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## 4738Understanding how a kite is depowered by releasing the bar

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• Feb 27, 2004
I am new to kiteboarding, awaiting better weather for lessons,
and have a question about depowering a kite after reading about the
subject.

If a rider is not hooked into the Chicken Loop and he releases
his bar out,(without dropping it),would that depower the kite?

As I understand it, if a rider was hooked into the Chicken loop
and he extended his bar out,(without dropping it),that would depower
the kite. The reason, as I understand it, is that releasing the bar
would release the back lines,(the front lines remaining in the same
relative position as before the bar was released because the Chicken
Loop would be holding them in place). Then with the rear lines
extended, the wind wind would spill out of the back of the kite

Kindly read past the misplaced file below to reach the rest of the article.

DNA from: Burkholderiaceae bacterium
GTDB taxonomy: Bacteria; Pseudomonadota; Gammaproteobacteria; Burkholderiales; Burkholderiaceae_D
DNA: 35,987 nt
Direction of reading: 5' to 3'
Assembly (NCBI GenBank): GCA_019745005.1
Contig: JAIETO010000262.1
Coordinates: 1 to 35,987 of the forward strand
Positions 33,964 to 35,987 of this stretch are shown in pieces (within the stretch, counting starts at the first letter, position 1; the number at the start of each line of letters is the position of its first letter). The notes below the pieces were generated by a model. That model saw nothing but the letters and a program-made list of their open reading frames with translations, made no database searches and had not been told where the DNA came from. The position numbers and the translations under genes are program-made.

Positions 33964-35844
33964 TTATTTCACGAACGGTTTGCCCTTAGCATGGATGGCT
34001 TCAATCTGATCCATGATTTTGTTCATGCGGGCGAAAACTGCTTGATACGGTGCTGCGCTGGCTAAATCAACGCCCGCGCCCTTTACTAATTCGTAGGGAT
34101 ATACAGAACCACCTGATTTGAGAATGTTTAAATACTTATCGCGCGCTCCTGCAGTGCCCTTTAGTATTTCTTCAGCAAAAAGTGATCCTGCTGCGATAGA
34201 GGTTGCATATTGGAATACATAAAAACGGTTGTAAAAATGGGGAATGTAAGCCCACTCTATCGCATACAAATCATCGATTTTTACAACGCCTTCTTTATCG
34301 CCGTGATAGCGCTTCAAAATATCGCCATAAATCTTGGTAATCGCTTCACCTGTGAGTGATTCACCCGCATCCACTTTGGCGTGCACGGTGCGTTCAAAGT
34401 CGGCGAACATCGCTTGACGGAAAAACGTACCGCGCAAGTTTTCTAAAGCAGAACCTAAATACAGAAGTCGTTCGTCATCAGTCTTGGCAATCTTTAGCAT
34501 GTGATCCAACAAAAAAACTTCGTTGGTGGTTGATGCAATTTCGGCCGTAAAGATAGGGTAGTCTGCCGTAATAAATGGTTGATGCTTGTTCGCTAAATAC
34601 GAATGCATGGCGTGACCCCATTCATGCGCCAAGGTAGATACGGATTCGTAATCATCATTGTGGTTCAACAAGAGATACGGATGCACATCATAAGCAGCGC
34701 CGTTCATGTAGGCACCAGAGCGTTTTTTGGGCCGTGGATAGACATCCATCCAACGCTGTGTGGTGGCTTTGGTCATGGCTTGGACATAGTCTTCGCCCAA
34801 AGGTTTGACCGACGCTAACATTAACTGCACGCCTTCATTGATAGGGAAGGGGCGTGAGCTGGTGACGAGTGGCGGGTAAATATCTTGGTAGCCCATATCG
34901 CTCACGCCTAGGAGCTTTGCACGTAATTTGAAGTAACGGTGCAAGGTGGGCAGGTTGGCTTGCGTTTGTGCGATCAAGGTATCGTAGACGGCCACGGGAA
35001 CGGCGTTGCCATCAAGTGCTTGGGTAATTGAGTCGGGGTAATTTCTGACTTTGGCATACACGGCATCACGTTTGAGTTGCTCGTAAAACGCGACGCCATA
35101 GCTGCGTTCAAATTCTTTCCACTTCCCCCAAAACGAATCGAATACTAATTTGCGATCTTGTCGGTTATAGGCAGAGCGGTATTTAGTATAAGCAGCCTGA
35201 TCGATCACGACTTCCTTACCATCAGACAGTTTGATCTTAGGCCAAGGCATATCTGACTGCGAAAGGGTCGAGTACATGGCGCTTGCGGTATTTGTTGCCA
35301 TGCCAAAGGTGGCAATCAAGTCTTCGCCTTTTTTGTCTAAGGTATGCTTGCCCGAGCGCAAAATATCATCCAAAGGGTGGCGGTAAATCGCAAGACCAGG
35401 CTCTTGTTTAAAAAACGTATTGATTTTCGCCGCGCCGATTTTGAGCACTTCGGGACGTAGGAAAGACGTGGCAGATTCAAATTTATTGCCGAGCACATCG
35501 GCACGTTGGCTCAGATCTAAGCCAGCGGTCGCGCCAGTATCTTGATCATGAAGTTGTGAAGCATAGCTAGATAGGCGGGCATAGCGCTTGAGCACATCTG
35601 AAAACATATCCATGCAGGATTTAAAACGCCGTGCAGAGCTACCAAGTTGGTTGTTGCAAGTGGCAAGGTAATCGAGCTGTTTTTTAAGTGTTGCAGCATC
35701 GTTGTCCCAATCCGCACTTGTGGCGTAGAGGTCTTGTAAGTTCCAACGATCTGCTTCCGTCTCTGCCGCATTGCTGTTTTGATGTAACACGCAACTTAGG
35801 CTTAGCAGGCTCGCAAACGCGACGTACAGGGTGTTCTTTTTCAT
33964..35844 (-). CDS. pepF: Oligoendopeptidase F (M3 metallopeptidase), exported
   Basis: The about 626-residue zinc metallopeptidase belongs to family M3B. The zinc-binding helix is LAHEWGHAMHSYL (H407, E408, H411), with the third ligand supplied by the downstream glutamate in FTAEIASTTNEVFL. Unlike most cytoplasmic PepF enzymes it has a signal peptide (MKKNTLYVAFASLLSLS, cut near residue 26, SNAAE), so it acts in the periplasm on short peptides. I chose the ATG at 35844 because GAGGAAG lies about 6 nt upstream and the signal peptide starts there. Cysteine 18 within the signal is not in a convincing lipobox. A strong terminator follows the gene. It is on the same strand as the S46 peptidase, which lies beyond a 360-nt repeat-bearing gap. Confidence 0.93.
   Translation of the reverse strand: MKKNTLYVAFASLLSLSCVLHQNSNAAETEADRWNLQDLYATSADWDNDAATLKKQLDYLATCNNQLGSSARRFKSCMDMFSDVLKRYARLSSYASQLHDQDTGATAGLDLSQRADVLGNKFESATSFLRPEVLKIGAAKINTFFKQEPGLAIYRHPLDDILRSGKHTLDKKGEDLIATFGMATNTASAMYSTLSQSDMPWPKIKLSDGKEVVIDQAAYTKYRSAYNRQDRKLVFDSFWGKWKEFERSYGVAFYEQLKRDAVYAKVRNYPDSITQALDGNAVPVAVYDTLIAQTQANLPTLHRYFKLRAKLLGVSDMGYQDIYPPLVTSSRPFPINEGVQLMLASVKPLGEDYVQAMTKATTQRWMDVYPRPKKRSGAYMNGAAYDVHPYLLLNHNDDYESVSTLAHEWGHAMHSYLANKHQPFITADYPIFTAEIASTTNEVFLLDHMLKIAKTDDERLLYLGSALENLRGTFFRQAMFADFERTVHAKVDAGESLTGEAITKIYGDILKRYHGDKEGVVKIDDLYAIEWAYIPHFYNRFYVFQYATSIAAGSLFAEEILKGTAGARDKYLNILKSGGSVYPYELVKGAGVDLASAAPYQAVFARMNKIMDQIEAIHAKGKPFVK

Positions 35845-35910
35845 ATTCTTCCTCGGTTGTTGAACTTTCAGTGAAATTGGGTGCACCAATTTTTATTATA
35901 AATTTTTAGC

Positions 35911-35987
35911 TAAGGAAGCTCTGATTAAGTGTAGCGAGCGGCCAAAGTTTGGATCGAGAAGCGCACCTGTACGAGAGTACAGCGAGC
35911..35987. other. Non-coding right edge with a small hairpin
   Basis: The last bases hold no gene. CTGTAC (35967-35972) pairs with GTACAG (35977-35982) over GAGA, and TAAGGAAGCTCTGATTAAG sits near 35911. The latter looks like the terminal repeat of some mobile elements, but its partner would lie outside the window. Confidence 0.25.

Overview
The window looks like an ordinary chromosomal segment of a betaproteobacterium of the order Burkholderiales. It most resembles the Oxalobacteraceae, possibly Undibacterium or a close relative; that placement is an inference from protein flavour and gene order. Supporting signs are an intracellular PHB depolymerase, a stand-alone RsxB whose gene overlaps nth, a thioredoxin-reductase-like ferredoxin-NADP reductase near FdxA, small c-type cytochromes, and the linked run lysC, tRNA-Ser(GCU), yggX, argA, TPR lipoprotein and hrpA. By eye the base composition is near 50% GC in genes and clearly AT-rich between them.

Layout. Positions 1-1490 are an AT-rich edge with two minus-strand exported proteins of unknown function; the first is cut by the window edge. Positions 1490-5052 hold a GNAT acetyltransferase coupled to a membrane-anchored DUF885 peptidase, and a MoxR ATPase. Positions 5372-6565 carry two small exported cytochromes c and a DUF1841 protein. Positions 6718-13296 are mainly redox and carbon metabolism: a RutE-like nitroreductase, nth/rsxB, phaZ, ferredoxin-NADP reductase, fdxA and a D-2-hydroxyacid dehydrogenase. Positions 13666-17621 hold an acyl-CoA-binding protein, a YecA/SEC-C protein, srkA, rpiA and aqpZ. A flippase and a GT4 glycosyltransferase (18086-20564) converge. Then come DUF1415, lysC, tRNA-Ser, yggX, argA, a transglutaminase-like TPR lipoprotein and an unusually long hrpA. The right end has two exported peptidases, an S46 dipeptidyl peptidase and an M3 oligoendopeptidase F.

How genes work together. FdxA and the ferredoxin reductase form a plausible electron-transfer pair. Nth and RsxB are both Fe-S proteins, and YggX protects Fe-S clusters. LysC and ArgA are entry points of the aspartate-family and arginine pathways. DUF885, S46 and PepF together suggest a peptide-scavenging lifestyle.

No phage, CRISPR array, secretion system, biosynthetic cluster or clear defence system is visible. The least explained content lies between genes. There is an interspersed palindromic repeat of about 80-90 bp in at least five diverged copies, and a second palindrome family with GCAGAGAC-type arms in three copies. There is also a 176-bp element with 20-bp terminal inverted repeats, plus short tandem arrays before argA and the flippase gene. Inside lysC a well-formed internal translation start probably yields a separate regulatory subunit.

somewhat similar to releasing a sail on a sailboat and spilling the
wind out of it. In addition, under that set of facts the "angle of
attack" of the kite relative to the wind would change because the
back lines were extended and the front lines remained in the same
general position.

However, if the rider was not hooked into the Chicken Loop and
he extended his bar out,(without dropping it),then both sets of lines,
(front & back), would be released relatively the same distance. In
that case, wouldn't both sets of lines remain in the same relative
position in relation to each other? If so, then how would the
kite "spill wind" and depower? In the alternative, how would
the "angle of attack" of the kite relative to the wind change since
the front and back lines are still in the same relative position to
one another, even though both sets on lines had been "extended out"
when the rider extended out his bar? Am I thinking about this in the
proper context or is there a better explanation?

Thank you
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